Murphy Report reveals Vatican protected sex abuser
The Vatican wanted an Irish priest to serve 10 years in a monastery for abusing children rather than force him out of the Catholic Church, a report has revealed.
A previously censored chapter of the Murphy Report describes Tony Walsh as the "most notorious" paedophile to come to its attention.
Walsh was jailed for 12 years earlier this month for abusing three boys.
But the report said he was likely to have assaulted hundreds of children.
The Murphy Report by the Commission of Inquiry was published in November 2009.
However, chapter 19 was held back because Walsh was before the courts.
On 6 December the former cleric was sentenced to 16 years for sexually abusing three young boys in the 1970s and 1980s. The final four years of the sentence were suspended.
The previously unseen chapter criticises the Catholic Church and the police for the way they handled the case.
It details more than 15 years of abuse and concludes Walsh was moved from Dublin parishes in Ballyfermot to Westland Row to avoid further scandal.
It outlines how the former priest abused children in the 1970s, 1980s and 1990s even though priests, canons, monsignors, bishops and the Archbishop in Dublin knew about it.
An attack on a young boy in the toilet of a pub in Dublin in May 1994 eventually led to his dismissal.
Walsh assaulted the child after attending the funeral of his grandfather, as the Catholic hierarchy in Rome debated how he should be dealt with.
An investigation into his behaviour began in the early 90s by Dublin-based priests but the report said Walsh fought the Church penal process at every stage.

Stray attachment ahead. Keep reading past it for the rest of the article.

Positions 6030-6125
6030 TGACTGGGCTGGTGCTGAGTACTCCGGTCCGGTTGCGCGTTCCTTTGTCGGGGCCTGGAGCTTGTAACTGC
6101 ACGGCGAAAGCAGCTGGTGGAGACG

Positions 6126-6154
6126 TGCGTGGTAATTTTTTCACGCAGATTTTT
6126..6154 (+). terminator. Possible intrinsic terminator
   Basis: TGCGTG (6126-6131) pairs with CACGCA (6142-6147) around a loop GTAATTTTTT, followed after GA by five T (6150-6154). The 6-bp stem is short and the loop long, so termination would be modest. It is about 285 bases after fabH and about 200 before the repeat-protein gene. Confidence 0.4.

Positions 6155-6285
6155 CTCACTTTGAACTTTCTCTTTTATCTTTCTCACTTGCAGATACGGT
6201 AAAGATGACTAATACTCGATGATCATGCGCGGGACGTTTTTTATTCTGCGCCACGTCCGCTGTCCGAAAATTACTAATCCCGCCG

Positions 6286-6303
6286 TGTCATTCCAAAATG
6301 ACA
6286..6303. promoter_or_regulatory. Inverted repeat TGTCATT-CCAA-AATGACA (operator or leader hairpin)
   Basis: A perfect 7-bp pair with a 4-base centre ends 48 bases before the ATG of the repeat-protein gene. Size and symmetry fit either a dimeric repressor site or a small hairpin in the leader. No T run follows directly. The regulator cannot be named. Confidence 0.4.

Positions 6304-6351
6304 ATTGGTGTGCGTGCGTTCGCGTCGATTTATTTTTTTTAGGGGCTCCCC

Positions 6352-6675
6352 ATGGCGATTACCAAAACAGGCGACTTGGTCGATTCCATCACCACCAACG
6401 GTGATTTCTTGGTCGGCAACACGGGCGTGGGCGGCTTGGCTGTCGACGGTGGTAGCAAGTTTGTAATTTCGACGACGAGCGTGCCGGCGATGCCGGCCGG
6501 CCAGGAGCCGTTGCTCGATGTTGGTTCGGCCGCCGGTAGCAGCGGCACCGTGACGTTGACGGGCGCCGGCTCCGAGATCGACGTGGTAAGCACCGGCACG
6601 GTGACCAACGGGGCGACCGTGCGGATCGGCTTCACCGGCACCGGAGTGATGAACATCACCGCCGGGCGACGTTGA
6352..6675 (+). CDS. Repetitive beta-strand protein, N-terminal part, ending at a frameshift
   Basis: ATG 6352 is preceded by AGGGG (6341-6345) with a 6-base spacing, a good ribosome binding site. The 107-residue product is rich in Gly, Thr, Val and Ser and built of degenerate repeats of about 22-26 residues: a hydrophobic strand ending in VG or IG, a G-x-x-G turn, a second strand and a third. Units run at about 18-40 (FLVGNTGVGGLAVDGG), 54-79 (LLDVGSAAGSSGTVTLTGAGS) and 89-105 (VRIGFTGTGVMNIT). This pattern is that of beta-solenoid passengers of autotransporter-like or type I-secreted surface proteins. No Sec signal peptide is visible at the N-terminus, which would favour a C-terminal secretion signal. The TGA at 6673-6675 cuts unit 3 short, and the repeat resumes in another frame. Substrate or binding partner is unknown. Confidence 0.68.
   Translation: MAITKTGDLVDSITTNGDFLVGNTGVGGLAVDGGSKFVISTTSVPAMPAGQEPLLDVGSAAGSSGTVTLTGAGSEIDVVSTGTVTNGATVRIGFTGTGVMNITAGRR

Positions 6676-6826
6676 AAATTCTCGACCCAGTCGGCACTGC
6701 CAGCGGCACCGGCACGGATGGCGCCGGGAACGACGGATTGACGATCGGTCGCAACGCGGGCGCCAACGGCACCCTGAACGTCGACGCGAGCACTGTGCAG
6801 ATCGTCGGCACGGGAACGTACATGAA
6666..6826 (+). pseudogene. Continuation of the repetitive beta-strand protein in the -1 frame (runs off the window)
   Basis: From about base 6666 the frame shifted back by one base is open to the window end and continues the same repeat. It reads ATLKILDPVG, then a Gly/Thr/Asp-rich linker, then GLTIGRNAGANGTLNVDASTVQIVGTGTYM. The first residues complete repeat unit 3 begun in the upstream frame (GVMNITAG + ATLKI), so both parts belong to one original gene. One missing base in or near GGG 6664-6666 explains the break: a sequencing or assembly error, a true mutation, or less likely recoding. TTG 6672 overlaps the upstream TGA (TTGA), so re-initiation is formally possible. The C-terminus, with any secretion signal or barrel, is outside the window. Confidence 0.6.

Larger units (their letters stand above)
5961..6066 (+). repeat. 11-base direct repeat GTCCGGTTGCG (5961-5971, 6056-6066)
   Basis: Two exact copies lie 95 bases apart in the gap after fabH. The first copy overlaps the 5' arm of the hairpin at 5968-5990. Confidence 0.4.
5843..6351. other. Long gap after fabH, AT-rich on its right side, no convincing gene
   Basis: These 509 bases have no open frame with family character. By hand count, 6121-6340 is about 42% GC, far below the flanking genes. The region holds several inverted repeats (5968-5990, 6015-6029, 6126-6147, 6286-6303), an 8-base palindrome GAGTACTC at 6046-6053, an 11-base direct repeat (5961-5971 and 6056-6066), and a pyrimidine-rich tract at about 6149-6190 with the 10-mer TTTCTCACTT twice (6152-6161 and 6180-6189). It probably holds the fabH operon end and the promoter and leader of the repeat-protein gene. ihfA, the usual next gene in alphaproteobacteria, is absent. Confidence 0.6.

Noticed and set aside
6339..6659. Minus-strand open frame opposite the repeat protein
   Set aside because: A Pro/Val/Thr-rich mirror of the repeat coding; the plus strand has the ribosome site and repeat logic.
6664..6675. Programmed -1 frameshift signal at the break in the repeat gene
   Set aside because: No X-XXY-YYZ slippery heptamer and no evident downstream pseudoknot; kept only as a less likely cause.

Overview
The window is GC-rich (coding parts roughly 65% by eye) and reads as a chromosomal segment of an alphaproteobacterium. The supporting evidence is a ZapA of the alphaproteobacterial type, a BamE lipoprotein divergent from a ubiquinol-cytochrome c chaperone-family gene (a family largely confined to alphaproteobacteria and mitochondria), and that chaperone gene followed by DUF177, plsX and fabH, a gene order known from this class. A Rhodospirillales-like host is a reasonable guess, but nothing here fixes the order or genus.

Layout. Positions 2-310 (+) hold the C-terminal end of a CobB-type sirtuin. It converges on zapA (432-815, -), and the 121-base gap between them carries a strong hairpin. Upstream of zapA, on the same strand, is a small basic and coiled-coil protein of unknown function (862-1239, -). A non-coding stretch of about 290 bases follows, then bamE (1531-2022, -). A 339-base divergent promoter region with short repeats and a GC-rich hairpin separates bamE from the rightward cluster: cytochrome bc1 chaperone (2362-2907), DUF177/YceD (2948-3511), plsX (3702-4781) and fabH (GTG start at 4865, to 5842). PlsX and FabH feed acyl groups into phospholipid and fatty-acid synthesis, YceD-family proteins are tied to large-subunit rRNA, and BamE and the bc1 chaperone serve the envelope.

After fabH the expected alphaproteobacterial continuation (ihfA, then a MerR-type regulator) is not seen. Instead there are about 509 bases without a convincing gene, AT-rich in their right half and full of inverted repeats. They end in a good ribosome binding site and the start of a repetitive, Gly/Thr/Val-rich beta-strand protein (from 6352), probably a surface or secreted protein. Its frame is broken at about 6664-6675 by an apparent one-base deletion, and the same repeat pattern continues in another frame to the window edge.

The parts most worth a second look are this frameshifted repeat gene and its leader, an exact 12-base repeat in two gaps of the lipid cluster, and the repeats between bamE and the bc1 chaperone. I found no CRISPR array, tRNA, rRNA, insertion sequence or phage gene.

The process to dismiss him as a cleric began in January 1992, almost a year after the decision to do so was made.
In 1993 Rome was asked to laicise him.
Walsh appealed and Rome allowed him to remain as a priest until Archbishop Desmond Connell wrote to the Vatican and begged the Pope to dismiss him.
He was eventually defrocked in 1996 - 16 years after the first complaint.
He was given €10,500 severance pay but continued to represent himself as a priest.
The Commission stated: "This option of dismissing a priest directly by the Pope is reserved for grave and clear cases and is regarded as an extraordinary remedy, even when the normal penal process is inadequate."
Forty people complained of being abused by Walsh and he admitted to "using children for sexual gratification" once a fortnight over an eight-year period.
The report stated that Archbishop Dermot Ryan, head of the Archdiocese from 1972-1984, failed to properly investigate complaints against several priests including Walsh.
The report also criticises the "unacceptable" behaviour of two police officers involved in the case.
It says they had concerns about Walsh in 1990 and 1992 but failed to pursue a thorough criminal investigation.